On Sunday, blustery, snowy weather moved into Southern Quebec, leading to two major car pile-ups on Highways 40 and 640 just outside Montreal.
Road conditions were slick, to say the least, and the blowing snow hindered visibility. Luckily, despite the more than 75 vehicles involved in the two crashes, police only reported a few minor injuries. According to a report by CBC News, paramedics quickly transported a pregnant woman from the scene at Highway 40 in Saint-Sulpice as a precaution. But with dozens are cars scattered along the highway, the rest of the road warriors were stuck where they were for well over an hour.
Kids playing hockey on highway 40 waiting for pileup to clear (video Mathieu Daniel Wagner Radio-Canada) pic.twitter.com/D3HwDEJLtQ
— Steve Rukavina, CBC (@Steverukavina) January 27, 2019
In true Canadian fashion, a few of the motorists — who just happened to be carrying sticks — broke out in a game of road hockey. It’s just one of many prime examples of Canadians living up to stereotypes the rest of the world projects on us — like this moose who showed up outside a Calgary man’s home to cheer on Team Canada. It’s also an excellent example of why stocking your car for a winter road trip is always important to ensure you arrive at your destination safely and with your sanity, especially in winter time. Because even if you don’t end up in a precarious, life-threatening situation, there is a good chance you’re going to run into some roadblocks along the way. Here’s what we recommend packing in case you do:
An emergency kit: In winter, a small accident can turn dire if you’re not prepared, which is why you should always stock your car with an emergency kit — fill a duffle bag with items like matches, a candle, a coffee can, kitty litter, a blanket, a multi-tool, hand warmers, and a flashlight to name just some of the essentials. For more details on what you should include, and why each item is important, click here.
Water and snacks: This one may not seem like a big deal, but it’s important if you’re driving through more remote or rural areas in the winter time. That general store you typically stop at on your way to the cottage to pick up some additional drinks, chips or granola bars to get through the last lag of the trip? There’s a good chance it’s a seasonal shop that closes in wintertime or reduces its hours.
A cell phone charger: In 2019, it almost seems comical to include this on a specific list of “must-haves.” After all, is there any instance in today’s world when having your phone charged isn’t the number one priority? Still, it’s an important one, not only for emergencies, but to keep loved ones updated on your whereabouts in case the weather changes, or as one more tool to tide over the kids when the slushy roads extend the drive by an extra hour.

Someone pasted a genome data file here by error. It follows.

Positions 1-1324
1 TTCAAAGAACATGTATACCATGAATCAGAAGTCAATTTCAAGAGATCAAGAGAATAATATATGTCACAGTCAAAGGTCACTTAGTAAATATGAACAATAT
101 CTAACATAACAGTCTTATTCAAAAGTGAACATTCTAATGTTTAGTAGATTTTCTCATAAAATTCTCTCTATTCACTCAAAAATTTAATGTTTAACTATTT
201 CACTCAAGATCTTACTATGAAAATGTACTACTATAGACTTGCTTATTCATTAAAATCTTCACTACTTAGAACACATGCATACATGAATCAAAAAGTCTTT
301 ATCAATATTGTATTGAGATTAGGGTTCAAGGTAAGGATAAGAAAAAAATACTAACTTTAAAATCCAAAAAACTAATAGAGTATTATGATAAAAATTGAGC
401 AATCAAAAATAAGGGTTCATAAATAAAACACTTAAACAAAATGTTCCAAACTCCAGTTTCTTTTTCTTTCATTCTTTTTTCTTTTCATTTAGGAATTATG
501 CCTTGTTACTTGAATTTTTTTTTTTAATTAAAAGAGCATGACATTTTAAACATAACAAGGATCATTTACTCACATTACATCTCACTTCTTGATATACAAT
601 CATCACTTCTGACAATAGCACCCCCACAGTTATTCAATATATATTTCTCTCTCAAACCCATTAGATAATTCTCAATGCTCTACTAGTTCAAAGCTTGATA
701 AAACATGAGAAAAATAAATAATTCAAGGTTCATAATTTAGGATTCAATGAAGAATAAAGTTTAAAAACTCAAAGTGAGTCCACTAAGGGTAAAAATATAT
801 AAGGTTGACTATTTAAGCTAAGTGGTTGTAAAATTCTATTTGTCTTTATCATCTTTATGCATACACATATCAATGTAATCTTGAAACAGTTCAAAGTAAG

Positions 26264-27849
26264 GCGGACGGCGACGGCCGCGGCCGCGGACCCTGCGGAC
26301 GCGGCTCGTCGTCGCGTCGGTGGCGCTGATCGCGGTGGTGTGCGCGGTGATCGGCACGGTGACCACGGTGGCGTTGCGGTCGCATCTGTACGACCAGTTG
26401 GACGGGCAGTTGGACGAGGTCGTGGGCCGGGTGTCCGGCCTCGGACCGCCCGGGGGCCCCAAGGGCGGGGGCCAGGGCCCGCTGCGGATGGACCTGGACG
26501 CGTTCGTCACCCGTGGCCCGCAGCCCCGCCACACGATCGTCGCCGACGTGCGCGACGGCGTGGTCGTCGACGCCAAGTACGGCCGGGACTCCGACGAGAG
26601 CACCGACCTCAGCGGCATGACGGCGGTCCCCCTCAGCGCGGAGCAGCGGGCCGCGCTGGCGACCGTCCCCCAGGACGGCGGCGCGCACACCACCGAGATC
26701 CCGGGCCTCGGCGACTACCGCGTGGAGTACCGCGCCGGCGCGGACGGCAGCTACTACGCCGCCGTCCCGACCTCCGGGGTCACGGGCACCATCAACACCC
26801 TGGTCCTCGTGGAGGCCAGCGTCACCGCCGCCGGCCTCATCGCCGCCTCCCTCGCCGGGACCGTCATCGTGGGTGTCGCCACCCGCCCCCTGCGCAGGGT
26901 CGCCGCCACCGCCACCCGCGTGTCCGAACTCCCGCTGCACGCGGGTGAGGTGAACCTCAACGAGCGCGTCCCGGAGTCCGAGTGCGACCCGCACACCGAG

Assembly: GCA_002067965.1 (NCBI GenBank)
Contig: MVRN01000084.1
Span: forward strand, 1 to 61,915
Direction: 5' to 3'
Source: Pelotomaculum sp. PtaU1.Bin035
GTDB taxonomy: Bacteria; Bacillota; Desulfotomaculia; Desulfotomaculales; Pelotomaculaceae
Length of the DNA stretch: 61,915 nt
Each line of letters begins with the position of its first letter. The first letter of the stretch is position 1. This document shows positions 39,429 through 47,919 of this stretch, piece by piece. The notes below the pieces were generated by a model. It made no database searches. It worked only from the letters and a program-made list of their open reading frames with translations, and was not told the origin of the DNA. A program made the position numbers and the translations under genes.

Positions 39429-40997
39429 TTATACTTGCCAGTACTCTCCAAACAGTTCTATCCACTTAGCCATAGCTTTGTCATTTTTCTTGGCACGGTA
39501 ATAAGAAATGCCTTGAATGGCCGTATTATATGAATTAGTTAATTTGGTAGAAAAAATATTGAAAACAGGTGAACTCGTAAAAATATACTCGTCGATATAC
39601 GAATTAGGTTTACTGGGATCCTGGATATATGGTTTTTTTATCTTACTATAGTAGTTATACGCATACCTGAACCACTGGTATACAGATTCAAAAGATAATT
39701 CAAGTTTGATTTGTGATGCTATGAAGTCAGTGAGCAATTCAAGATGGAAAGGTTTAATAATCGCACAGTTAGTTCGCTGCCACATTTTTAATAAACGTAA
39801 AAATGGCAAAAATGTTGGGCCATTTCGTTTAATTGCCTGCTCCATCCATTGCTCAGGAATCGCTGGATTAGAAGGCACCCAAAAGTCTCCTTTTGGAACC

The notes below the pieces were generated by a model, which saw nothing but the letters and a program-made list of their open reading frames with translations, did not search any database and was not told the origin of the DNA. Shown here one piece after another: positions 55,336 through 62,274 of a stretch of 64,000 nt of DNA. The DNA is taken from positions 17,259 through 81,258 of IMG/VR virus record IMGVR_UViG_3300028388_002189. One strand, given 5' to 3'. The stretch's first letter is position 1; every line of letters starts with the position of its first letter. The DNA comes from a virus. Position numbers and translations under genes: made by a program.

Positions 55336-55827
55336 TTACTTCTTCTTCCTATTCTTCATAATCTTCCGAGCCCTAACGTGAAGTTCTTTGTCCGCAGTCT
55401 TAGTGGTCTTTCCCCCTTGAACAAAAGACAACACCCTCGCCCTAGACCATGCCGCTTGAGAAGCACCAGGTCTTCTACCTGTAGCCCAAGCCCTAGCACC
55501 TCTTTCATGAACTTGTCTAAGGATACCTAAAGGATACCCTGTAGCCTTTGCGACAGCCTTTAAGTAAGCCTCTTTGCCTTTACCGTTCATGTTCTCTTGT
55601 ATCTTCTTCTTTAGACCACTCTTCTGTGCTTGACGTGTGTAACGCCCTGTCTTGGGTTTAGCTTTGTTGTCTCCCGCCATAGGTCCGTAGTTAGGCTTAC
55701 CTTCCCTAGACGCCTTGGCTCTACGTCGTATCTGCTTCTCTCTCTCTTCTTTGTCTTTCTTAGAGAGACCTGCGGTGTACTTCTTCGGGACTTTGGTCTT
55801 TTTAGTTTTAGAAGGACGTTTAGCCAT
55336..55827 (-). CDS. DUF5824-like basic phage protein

Games, books, podcasts, and a good playlist: Do not underestimate the importance of packing extra entertainment in the winter. Depending on the conditions and number of roadside stops available, there may be less opportunity to pull over, stretch your legs and stave off boredom, which is why having your phone full of the latest podcast downloads, a few good paper backs, and some Sodoku is that much more important.
A GPS: Because winter weather is so unpredictable, we advise always planning your route and stops ahead of time. For the same reason, there’s a good chance an accident, road closures, or inclement weather can lead you to unexpectedly changing your route, so it’s always best to have a good GPS on hand in the event that you’re forced to go off course.
Warm winter clothing: We understand if you’re not comfortable driving in warmest winter gear. In fact, most experts would advise against driving in clunky boots that make it difficult to feel the pedal under your feet or thick gloves that mute steering wheel feedback. Even a large, puffy jacket can restrict your arm movements and response time. That said, just because it’s warm inside your car, doesn’t mean you shouldn’t prepare to be outside in case of an emergency, so you should always ensure the proper winter gear is packed in an easily accessible location for every passenger.
Hockey sticks: Okay, so this is certainly not something we’d typically put on the list, but after witnessing the resourceful drivers and passengers caught up in the recent mess on Quebec’s roadways, we can’t think of a better way to pass time in traffic than a quick game of road hockey.